Beyond the Absence of War: Diversity of Peace in Post-Settlement Societies

  • Created : 25.09.2017 23:21
  • Last Updated:25.09.2017 23:28
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After conflicts end, scholars tend to identify the post-conflict society with peace or ongoing war depending on the success of the post-conflict endeavors. The authors challenge this presumption and introduce a new conceptualization of peace by which they view peace as a multidimensional phenomenon rather than a condition. They introduce Peace Triangle where they categorise post-conflcit societies on the basis of three dimensions: issues, behavior, and attitudes. 
 
The authors argue that the international community has been promoting liberal democracy as a remedy to post-conflict societies since the end of the cold war. As long as what is called ‘liberal peace’ is adopted in a post-conflict society, policy circles have tended to assume that peace prevails. According to the authors, this is a false assumption because some clauses of some peace agreements may lead to the collapse of the peace in the future. In the words of authors, ‘ peace agreements sometimes contain the seeds of their own destruction’. As important as wording of the peace agreements, implementation of agreements can also inhibit emergence of peace. Therefore, a faulty peace agreement does not have to necessarily lead to absolute peace.  
 
Peace Triangle has three dimensions. a) Issues: This concerns the issues at stake or the incompatibility in question. b) Behavior: This refers to ‘the way that the conflict is acted out by the relevant parties in question when they pursue these issues. These actions may range from direct violence to threats , boycotts or sanctions, with the intention to force the opponent ot abondon or modify its goals’. c) Attitudes: This captures ‘the psychological states or conditions that develop between the parties in a conflict’. Each dimension of the triangle has three components. 
 
Issues:
Unresolved peace: This is a condition where the peace process has failed to resolve or manage certain issues, although the conflict behavior has been regulated and violence may have stopped. The Israeli-Palestinian peace process is an example. 
Restored peace: In some cases the main issues of the conflict may have been addressed and resolved in the peace agreement, yet many of the underlying causes and grievances that contributed to fuel the armed conflict in the first place are still present in society. Liberia after 1996 Abuja agreement is an example.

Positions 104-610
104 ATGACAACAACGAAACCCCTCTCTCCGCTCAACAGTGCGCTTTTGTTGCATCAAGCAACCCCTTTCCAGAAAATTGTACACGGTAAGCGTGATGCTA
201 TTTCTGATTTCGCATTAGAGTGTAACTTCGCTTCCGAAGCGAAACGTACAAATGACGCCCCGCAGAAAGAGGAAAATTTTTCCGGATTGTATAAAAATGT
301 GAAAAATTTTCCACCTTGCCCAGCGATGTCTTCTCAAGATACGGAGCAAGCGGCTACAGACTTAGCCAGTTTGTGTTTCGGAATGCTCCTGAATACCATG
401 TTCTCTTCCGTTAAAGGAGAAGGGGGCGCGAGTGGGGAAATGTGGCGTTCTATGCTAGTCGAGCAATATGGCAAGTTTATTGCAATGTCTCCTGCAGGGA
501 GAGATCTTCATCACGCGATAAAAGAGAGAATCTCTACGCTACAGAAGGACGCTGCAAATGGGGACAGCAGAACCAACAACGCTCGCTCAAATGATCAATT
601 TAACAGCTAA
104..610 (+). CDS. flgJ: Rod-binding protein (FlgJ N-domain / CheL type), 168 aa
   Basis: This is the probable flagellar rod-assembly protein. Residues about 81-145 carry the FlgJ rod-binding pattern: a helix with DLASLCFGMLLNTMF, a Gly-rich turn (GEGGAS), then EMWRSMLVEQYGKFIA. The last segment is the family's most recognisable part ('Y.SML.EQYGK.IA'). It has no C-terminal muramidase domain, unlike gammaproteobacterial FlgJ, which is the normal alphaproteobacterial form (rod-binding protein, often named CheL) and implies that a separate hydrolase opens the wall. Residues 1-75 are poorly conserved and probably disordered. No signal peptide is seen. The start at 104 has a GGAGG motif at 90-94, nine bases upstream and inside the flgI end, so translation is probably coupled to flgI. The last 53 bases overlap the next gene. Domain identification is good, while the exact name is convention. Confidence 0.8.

Contested peace: This is a situation where peace agreement itself or the new political atmosphere emerged after the conflict bring about new issues causing new conflicts. Versailles peace agreement after the World War I is an example. 
 
Behavior:
Partial peace: This is a situation in a post-conflict society where one or more of the former conflict parties continue to use arms tu pursue their political objectives because they back down about their commitments or they do not gain much from the peace agreement. Cambodia’s Khmer Rouge’s withdrawal from Paris Peace Accord is an example. 
Regional peace: In a civil war, outbreak and intensity of violence is not the same all over the county. Fighting may be concentrated in some parts of the country, while the rest of the country is free from violence. Democratic republic of Congo is a good example. 
Insecure peace: This refers to situations where widespread violent crimes prevail after the war ends. Such crimes are likely to be the end result of the war itself due to abundant fire arms, unemployment, weak or absent law enforcement agencies. Afghanistan, El Salvador and South Africa have all experienced widespread violent crimes after the conflicts were resolved. 
 
Attitudes:
Polarised peace: In some post-settlement societies, prevailing political attitudes become more polarised after the peace agreement and cause emergence of exteremist views/groups. Northern Ireland is an example. 
Unjust peace: In some post-conflict societies, perpatrators of violence and crimes are exempted from justice or evade trials. In some societies, former fighting groups fail to reconcile and overcome hostility towards each other. A peace agreement may have been signed in such societies but the society is still fragile. The key point here is the transitional justice. Guatemala after the peace agreement of 1990s is an example. 
Fearful peace: In some post-conflict societies, violence may be absent and peace can prevail following a peace agreement because of a suppressive and oppressive regime of a strongman. Absence of violence can deceive us because in such situations individuals or communities fail to overcome their conflict attitudes due to perception of fear. 
 
According to the authors, a conflict may break out at any corner of this triangle and the components are mutually exclusive.